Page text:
After a near-war between Israel and Hamas in Gaza, there’s now a “cease-fire” in place. But underneath, feelings are boiling; feelings that themselves can be the seeds of future conflict. Those feelings are very similar to feelings in America after the 9/11 attacks. At that time, I wrote a 20-page piece on what our reactions might reasonably be. I never finished it, but I found parts of it very pertinent to what’s being said and felt in the Jewish and Israeli community now. I urge that we think not only of how we feel now — so soon after the hundreds of rockets that were fired at civilian populations in Israel — but ask ourselves: What kind of world do we want to build with our feelings? What kind of world do we want the people of Gaza to build? I pose the same questions to the Gazans. The following is excerpted from that paper on 9/11.
We must ask ourselves gently, patiently, and with regard for our own feelings and the feelings of others, which reaction – among the entire range of reactions open to us – is going to be the most useful, the most productive, the most helpful — to ourselves, our family, our friends; to our country; to our whole world?
Is it reasonable to ask people to love terrorists? No — not without a deep, prolonged spiritual preparation to do so. But even if we can’t love those who harm us, we should remember that by hating them, we cooperate with them in harming ourselves. It’s “reasonable” to ask people to choose, from the various reactions they can have, the one (or ones) that will be the most beneficial (even relatively) to themselves.
With that consideration in mind, we do not want to hate, because of the negative effects our hatred would have, not only on ourselves, but also on the world.
The terrible acts of “9/11” (and the more recent ceaseless bombing of the civilian population in Israel) were committed by people no less human than we are, who lowered themselves immeasurably by denying to themselves that our humanity is equal to theirs. The more they devalued our lives, the more they devalued their own. Such smoldering, ignorant hatred can, in the end, do nothing other than explode and destroy the haters along with those they hate. We must guard ourselves with utter vigilance against doing the same.
With what attitude should we “fight?” We shouldn’t fight to destroy people; we should fight, if we must, to preserve life. Our prayer should be, “Let sins, not sinners, cease.”
“There were some lawless men living in the neighborhood of Rabbi Me’ir, and they used to vex him sorely. Once, Rabbi Me’ir prayed that they should die … Beruria [his wife] exclaimed, “… pray that they repent and be wicked no more…”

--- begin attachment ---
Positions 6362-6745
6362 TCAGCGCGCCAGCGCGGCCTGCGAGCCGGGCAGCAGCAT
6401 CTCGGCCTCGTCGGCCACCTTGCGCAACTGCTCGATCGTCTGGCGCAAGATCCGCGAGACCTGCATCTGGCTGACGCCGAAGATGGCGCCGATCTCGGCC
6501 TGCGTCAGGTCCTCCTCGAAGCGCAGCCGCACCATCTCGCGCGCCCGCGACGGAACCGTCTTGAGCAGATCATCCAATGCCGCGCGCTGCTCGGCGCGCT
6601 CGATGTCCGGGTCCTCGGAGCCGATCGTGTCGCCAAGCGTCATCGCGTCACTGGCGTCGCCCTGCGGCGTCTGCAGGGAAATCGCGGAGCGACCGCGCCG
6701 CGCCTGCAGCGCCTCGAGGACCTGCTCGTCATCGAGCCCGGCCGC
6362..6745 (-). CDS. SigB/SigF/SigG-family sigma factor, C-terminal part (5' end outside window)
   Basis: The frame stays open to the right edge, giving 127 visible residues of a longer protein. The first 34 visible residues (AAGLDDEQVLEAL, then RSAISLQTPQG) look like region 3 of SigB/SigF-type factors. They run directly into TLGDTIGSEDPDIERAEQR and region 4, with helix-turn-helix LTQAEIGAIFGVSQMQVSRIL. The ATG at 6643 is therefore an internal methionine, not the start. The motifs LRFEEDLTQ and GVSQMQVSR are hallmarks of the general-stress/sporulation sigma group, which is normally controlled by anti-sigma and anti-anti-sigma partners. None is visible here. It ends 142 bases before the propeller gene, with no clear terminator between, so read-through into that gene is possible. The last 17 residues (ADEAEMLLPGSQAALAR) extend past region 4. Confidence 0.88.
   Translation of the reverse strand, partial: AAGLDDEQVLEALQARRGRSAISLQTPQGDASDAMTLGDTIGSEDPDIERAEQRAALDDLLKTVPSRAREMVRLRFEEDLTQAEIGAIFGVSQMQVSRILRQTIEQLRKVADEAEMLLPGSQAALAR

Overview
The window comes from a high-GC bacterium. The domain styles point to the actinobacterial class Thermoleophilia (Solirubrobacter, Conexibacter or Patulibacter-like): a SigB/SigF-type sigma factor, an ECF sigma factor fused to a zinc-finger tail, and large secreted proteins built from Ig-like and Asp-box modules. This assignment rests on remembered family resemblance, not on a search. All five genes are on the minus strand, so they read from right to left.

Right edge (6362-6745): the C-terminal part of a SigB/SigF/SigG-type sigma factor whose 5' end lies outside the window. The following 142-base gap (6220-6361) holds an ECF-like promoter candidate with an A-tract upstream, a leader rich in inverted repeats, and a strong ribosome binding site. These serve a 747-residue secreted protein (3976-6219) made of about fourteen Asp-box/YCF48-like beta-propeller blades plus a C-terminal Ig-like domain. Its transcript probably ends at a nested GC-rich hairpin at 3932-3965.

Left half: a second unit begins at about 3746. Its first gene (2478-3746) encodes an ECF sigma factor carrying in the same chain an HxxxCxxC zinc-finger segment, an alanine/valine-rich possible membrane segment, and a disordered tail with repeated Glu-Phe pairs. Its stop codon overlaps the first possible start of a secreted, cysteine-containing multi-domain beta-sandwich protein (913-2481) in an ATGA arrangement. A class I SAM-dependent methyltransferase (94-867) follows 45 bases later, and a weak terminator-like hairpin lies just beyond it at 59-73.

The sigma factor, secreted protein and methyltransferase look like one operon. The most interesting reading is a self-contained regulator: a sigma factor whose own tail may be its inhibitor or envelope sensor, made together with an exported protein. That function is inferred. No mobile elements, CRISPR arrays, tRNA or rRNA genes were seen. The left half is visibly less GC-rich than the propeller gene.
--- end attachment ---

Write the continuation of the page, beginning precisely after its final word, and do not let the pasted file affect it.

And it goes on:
Should we rejoice at the destruction of those who harm us? Torah says “No”:
“The angels wanted to sing a song at the destruction of the Egyptians at the Red Sea, but G-d said, ‘My children lie drowned, and you would sing?” 
The Midrash’s intention is startlingly obvious: Even those who hate us and would harm or even destroy us, are G-d’s children, too. That doesn’t excuse what they do (the Egyptian soldiers were drowned, after all). Rather, it tells us that the destruction of any human being — even when “justice” or “karma” require it — is sorrowful to G-d and should therefore be sorrowful to us.
After 9/11, Rabbi Levi Yitzchok Horowitz — the “Bostoner Rebbe” — said the following:
“…it is essential to focus on the concept that good is more powerful than evil; that each of us has a greater power to build, and to heal…than those who might succeed in destroying and killing. And we exercise our power of good through our acts of kindness, not only towards our fellow Jews, but also to all peoples of the world. These acts of kindness represent walking in the ways of God…Our Sages, of blessed memory, tell us that the force for good is 500 times stronger than the power of evil. If evil by the hands of a few people can create so much suffering, pain and devastation, just think how much more opportunity there is for the multitude to do good, to move in the opposite direction from evil: comforting, healing, and building. Each and every one of us possesses such a great potential for good to contribute to civilization and the world. This is a powerful message. We are therefore the bearers…of an action plan to build a better world. Our inadequate feelings and emotions have to be put aside at times, in order to direct our energies to creating a better world through building a better community, a better family, a better self, through attaching ourselves to our Creator.” 
Doing so, we invoke G-d’s help in the highest way possible, as it says in “Mishlé” (“Proverbs”):
“When a man’s ways are pleasing to G-d, He makes even his enemies to be at peace with him.” 
Let’s ask ourselves:
“What good can we do?”
“What can we do to please G-d?”
“How can we harmonize ourselves with that Divine Presence in ourselves that we share with all Creation?”